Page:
Most of us have something we don't like about our appearance — a crooked nose, an uneven smile, or ears that are too large or too small. And though we may fret about our imperfections, they don’t interfere with our daily lives.
But people who have body dysmorphic disorder (BDD) think about their real or perceived flaws for hours each day.
They can't control their negative thoughts and don't believe people who tell them that they look fine. Their thoughts may cause severe emotional distress and interfere with their daily functioning. They may miss work or school, avoid social situations and isolate themselves, even from family and friends, because they fear others will notice their flaws.
They may even undergo unnecessary plastic surgeries to correct perceived imperfections, never finding satisfaction with the results.
Characteristics of BDD
BDD is a body-image disorder characterized by persistent and intrusive preoccupations with an imagined or slight defect in one's appearance.
People with BDD can dislike any part of their body, although they often find fault with their hair, skin, nose or chest. In reality, a perceived defect may be only a slight imperfection or nonexistent. But for someone with BDD, the flaw is significant and prominent, often causing severe emotional distress and difficulties in daily functioning.
BDD most often develops in adolescents and teens, and research shows that it affects men and women almost equally.
This disorder is prevalent - about one in 100 people suffers from this ailment.
People with BDD suffer from obsessions about their appearance that can last for hours or up to an entire day. Hard to resist or control, these obsessions make it difficult for people with BDD to focus on anything but their imperfections. This can lead to low self-esteem, avoidance of social situations, and problems at work or school.
BDD sufferers may perform some type of ritualistic behavior to try to hide or improve their flaws although these behaviors usually give only temporary relief. Examples are listed below:
• camouflaging (with body position, clothing, makeup, hair, hats)
• comparing body part to others' appearance
• checking in a mirror
• avoiding mirrors
• skin picking
• excessive grooming
• excessive exercise
• changing clothes excessively
BDD and Other Mental Health Disorders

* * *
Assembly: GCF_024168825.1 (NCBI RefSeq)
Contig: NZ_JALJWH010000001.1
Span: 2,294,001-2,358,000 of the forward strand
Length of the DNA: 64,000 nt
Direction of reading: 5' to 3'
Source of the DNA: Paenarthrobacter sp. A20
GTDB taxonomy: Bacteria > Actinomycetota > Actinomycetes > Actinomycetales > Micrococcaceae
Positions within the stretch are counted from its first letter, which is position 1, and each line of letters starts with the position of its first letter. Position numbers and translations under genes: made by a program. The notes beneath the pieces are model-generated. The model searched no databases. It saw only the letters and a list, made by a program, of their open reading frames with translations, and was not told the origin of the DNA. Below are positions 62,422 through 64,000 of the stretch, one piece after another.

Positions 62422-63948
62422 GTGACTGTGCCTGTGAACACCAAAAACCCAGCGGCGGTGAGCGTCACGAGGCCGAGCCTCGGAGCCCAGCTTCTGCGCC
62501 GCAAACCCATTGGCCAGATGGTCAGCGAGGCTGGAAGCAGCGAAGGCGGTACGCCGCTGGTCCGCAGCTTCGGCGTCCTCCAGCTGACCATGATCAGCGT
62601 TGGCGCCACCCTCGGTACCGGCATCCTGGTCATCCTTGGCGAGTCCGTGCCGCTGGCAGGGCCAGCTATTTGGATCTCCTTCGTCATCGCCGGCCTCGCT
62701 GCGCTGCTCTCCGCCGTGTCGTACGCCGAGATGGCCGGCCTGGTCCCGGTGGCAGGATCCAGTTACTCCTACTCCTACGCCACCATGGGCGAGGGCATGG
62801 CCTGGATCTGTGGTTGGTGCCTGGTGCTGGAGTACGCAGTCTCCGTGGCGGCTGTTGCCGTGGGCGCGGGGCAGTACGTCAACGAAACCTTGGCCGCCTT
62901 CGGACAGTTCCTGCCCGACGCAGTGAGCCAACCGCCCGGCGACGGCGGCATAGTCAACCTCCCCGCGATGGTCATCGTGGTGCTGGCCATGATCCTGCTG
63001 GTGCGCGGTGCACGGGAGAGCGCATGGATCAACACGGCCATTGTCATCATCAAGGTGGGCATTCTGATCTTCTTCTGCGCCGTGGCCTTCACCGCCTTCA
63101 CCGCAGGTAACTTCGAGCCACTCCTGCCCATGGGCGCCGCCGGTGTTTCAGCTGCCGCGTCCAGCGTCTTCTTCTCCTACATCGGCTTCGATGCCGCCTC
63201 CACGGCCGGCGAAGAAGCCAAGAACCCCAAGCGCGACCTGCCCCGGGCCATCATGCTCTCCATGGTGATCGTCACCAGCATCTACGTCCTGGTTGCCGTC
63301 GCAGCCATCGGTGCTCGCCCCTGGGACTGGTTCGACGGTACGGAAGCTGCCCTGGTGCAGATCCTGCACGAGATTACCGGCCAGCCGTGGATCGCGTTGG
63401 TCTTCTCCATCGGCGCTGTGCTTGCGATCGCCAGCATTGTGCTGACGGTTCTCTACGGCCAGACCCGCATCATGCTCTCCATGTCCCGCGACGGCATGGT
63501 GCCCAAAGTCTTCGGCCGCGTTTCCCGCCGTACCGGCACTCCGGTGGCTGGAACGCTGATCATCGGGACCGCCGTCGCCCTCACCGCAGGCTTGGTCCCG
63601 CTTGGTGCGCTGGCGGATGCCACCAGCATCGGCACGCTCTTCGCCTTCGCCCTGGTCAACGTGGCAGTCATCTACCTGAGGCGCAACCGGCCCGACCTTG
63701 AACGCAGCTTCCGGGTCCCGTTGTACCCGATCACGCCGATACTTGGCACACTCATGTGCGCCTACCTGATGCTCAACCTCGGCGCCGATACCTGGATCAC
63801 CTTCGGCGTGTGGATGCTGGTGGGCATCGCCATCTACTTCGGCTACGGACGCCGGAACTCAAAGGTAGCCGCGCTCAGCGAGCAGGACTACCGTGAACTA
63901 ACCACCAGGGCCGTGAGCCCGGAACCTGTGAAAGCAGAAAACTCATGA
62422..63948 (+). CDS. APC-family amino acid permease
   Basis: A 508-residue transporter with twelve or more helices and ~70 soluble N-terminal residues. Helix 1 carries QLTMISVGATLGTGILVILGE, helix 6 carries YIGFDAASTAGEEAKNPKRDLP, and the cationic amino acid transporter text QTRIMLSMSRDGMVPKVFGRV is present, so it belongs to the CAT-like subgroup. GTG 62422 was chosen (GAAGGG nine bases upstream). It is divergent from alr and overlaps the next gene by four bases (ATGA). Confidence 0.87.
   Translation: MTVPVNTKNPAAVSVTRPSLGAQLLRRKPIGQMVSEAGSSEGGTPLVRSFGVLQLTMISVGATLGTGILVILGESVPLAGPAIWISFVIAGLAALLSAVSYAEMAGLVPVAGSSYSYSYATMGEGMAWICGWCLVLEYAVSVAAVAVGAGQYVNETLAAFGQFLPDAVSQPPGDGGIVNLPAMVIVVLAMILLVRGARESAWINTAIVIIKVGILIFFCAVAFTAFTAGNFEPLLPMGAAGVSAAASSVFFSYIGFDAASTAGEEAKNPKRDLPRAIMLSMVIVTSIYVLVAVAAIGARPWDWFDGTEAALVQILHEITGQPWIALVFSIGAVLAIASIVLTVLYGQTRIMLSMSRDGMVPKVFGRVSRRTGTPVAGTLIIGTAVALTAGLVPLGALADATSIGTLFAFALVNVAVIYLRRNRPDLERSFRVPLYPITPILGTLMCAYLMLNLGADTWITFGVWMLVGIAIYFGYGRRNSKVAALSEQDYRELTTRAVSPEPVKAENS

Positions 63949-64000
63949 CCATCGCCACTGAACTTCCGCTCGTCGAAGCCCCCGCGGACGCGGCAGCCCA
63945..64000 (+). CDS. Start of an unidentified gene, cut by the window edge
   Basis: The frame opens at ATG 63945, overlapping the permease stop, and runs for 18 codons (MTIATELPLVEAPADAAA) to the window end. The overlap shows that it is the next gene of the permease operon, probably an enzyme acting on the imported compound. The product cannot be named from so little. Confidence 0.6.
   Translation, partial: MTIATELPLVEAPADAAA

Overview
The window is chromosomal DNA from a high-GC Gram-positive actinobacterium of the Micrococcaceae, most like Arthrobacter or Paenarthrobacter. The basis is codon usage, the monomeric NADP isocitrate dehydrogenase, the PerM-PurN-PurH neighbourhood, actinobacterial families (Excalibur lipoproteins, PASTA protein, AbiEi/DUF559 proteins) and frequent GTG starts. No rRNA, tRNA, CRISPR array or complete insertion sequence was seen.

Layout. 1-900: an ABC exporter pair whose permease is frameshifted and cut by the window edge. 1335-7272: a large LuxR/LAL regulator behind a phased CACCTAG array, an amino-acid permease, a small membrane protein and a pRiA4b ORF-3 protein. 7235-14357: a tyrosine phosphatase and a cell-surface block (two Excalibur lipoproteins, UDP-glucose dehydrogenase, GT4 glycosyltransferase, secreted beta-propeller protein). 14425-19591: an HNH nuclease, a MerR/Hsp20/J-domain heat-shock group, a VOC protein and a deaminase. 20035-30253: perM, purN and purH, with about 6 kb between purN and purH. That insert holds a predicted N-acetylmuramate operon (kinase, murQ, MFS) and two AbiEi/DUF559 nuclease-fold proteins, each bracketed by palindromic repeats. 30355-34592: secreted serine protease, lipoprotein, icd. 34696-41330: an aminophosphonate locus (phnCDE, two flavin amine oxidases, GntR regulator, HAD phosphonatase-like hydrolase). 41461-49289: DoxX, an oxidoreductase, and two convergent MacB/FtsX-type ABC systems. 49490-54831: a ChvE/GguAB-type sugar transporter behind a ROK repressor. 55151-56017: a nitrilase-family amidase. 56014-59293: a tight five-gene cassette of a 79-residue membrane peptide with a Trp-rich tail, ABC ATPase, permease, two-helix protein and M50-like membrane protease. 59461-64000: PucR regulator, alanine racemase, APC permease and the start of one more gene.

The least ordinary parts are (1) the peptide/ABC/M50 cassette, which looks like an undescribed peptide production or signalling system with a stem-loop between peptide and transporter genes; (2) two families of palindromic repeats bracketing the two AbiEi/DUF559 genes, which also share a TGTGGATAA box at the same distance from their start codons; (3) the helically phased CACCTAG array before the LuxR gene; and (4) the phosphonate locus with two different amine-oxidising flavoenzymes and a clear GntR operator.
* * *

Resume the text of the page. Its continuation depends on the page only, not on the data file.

People with BDD commonly also suffer from obsessive-compulsive disorder (OCD) and depression. BDD can also be misdiagnosed as one of these disorders because they share similar symptoms. The intrusive thoughts and repetitive behaviors exhibited in BDD are similar to the obsessions and compulsions of OCD.
Body Dysmorphic Disorder (BDD)
To get an accurate diagnosis and appropriate treatment, a physician conducts a careful evaluation of patient's concerns with their appearance. If your child is preoccupied with appearance so that it interferes with concentration in school or if behaviors listed above appear, talk to a mental health professional.
Effective treatments are available to help BDD sufferers live full, productive lives.
• Cognitive-behavioral therapy (CBT) teaches patients to recognize irrational thoughts and change negative thinking patterns. Patients learn to identify unhealthy ways of thinking and behaving and replace them with positive ones.
• Antidepressant medications, including selective serotonin reuptake inhibitors (SSRIs), can help relieve the obsessive and compulsive symptoms of BDD.
Treatment is tailored to each patient so it is important to talk with a doctor to determine the best individual approach. Many doctors recommend using a combination of treatments for best results.
Hypochondriasis or Illness Anxiety Disorder
People with hypochondriasis misinterpret benign physical sensations as evidence that they have a serious illness. They are not faking their symptoms, and their anxiety about them is real. Sensations they focus on are a rapid heartbeat, stomach rumblings, sweating, or dizziness on standing up. They may become highly concerned about minor physical problems such as an occasional cough or a temporary condition such as ringing in the ears (tinnitus).
Reassuring people with hypochondriasis that these symptoms are not signs of a serious disease usually does not help. Moreover, because they do not have the condition they fear they have, their problem does not respond to routine medical treatment. In fact, medical treatment often leads to undesirable side effects and new symptoms.
Unless it is treated, hypochondriasis is generally a lifelong problem; however, most people with this disorder refuse referral to a mental health professional. They may see such a referral as a suggestion that they are imagining or fabricating their symptoms. They may also believe that their physician is trying to get rid of them by sending them to another professional.
Most people with hypochondriasis have received a great deal of medical care without resolution of their symptoms or their anxiety. They are frustrated with their past care and their past physicians, and often their physicians are frustrated with them.
Satisfactory care for people with hypochondriasis begins with a trusting relationship with a physician that can be maintained over time. Patients should visit the physician's office for medical care on a regular schedule, even when they are not experiencing symptoms. The patient and the physician should agree on the frequency of visits. Laboratory studies, diagnostic tests, and surgery should not be done unless they are clearly needed.